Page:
Delegates from across east, central and southern Africa on Friday concluded a two-day UN-HABITAT workshop on providing the poor with decent, liveable housing through the Cities Without Slums Programme.
The highly successful event drew some 80 participants from the region. The programme is currently engaged in Kisumu (Kenya), Addis Ababa (Ethiopia), Lilongwe (Malawi), Maputo (Mozambique), and Durban (South Africa). Others are Arusha (Tanzania), Kampala (Uganda), Maseru (Lesotho) and Ndola (Zambia).
The programme was initiated in response to increasing urban poverty manifested in unplanned settlements, where between 40 to 60 percent of people lack adequate water, sanitation and roads.
During the workshop, country reports were presented with the participants being taken through on-going activities touching on main findings of the situation analyses, participatory workshops and action plans with special focus on Ethiopia, Kenya and Uganda.
The Ethiopian delegation made a presentation on the challenges of community mobilization in Slum Upgrading in Addis Ababa. The Kenyan team presented a paper on the role of civil society and community organizations and their importance in slum upgrading. Uganda’s presentation focused on women and youth in slum upgrading.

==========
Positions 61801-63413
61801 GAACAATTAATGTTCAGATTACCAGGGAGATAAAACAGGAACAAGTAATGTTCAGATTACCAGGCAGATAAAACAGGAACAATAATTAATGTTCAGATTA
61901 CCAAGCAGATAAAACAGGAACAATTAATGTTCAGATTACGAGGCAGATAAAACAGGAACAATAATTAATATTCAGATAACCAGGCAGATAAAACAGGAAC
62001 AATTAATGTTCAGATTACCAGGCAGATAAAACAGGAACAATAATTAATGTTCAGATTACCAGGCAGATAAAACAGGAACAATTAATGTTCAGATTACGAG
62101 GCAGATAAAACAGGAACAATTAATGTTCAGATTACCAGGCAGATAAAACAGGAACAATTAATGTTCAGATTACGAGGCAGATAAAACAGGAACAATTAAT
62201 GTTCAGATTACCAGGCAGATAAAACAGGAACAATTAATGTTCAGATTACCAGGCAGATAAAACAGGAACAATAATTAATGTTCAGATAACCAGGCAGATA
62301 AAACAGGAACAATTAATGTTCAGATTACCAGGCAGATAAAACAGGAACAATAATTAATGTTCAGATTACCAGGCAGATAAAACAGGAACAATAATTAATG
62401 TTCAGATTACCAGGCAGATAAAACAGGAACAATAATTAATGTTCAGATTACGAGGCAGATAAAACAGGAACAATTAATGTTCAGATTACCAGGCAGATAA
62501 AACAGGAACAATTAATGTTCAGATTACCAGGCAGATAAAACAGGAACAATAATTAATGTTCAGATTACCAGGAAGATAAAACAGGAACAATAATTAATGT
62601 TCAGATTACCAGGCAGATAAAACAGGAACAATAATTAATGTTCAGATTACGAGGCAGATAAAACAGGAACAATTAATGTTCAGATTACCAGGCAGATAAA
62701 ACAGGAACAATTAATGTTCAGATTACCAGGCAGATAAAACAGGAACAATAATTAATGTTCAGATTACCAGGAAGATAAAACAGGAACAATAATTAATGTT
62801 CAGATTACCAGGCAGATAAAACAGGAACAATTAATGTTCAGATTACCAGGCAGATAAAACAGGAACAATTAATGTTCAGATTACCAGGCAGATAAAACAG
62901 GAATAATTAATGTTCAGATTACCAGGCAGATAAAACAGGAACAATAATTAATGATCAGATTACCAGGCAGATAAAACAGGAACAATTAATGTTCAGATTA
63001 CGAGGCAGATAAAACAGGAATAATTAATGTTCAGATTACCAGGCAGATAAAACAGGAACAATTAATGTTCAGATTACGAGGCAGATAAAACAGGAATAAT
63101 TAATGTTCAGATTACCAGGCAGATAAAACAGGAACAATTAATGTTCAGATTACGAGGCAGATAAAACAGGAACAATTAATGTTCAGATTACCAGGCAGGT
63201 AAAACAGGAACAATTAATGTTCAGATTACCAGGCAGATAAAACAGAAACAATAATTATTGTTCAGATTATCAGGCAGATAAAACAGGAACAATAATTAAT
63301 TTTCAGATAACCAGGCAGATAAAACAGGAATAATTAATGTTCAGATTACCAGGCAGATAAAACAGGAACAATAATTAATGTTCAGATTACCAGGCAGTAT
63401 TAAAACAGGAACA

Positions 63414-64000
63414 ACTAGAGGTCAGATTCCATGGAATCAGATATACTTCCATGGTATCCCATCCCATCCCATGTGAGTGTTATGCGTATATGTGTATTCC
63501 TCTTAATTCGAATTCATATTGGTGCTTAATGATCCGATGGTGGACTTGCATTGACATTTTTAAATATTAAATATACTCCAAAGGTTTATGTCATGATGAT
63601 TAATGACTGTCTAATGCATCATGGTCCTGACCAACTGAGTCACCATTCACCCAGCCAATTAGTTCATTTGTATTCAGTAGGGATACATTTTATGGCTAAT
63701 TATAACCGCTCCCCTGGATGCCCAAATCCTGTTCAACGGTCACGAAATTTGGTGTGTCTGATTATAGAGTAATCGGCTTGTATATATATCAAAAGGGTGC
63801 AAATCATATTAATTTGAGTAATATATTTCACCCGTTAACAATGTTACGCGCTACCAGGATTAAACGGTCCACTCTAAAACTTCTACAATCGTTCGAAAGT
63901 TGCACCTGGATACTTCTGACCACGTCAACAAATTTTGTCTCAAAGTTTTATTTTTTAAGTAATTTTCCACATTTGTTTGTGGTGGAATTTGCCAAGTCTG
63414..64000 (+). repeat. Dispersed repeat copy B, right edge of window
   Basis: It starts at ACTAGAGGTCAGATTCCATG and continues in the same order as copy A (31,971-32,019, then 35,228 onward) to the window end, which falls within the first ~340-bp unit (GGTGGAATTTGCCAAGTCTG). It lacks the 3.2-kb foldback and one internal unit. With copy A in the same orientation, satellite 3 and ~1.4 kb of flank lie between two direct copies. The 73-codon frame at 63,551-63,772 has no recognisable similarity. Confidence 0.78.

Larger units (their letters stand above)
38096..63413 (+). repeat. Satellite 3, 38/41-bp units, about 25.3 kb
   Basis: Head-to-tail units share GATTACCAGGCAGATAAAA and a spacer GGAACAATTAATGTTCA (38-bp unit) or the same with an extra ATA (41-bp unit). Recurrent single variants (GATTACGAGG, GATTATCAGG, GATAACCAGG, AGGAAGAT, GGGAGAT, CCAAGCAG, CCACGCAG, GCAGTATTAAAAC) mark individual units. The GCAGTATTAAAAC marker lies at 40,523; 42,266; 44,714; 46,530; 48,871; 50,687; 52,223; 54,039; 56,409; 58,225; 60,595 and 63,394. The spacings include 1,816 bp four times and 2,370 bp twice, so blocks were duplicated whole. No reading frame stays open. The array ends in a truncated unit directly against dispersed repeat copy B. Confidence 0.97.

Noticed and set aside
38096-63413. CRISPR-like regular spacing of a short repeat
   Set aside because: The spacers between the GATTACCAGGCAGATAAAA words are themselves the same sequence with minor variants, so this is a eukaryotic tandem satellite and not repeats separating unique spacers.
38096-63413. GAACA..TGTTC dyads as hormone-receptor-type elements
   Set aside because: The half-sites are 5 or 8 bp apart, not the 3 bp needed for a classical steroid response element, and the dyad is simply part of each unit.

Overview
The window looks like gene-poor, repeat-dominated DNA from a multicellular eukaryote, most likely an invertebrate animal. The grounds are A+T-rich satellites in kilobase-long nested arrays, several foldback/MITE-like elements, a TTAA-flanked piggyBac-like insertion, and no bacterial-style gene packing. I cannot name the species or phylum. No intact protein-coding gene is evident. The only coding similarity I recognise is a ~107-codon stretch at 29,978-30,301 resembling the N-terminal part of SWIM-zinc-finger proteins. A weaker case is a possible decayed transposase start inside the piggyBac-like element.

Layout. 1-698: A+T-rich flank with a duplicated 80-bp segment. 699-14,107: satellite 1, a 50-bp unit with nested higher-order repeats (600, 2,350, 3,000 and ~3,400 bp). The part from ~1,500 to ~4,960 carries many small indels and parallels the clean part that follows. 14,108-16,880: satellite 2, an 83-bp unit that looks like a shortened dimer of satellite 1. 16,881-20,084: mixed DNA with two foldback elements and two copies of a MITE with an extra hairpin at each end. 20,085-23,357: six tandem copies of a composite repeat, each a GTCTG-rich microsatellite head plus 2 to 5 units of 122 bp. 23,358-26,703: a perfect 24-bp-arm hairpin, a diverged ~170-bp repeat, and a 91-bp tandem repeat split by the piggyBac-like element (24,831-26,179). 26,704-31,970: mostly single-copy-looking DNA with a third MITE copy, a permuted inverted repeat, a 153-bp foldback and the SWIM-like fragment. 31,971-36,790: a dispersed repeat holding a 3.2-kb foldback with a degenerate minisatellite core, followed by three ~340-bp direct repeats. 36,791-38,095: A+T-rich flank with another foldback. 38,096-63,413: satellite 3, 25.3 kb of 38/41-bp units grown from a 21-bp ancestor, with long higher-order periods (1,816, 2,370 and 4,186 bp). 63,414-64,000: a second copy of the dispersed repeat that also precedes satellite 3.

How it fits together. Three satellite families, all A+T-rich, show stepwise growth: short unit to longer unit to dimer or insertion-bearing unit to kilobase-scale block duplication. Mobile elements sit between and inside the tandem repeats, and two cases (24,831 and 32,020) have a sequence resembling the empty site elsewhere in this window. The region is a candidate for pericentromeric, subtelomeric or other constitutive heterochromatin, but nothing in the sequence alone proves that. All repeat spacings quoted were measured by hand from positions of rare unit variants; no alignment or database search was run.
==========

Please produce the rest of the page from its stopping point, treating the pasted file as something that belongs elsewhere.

Other briefings were from Lesotho (opportunities and challenges facing the shelter sector in Lesotho), Tanzania (the role of grassroots communities in slum upgrading) and Mozambique (experiences in engaging the government). There were also presentations from South Africa (upgrading strategies) and Malawi (the implications of title registration in informal settlements).
In a speech read on her behalf, UN-HABITAT’s Executive Director, Mrs. Anna Tibaijuka said the challenge of slums was an enormous one adding that the agency, in association with the development partners, would support the programme implementers in their endeavours to address the issue.
"Your strategies may differ slightly, but your goal is the same: providing them with decent and well-serviced housing, but also, in the future, offering the poor alternatives to slums. Access to affordable, properly serviced and well located land is central to this process," Mrs. Tibaijuka said.
Mr. Farouk Tebbal, the chief of UN-HABITAT’s Shelter Branch, urged participants to learn from one other and to consolidate lessons on the most effective tools, approaches and processes in order to achieve the Cities Without Slums Goals. The meeting was also addressed by the director of UN-HABITAT’s Regional Office for Africa and Arab States (ROAAS), Mr. Alioune Badiane.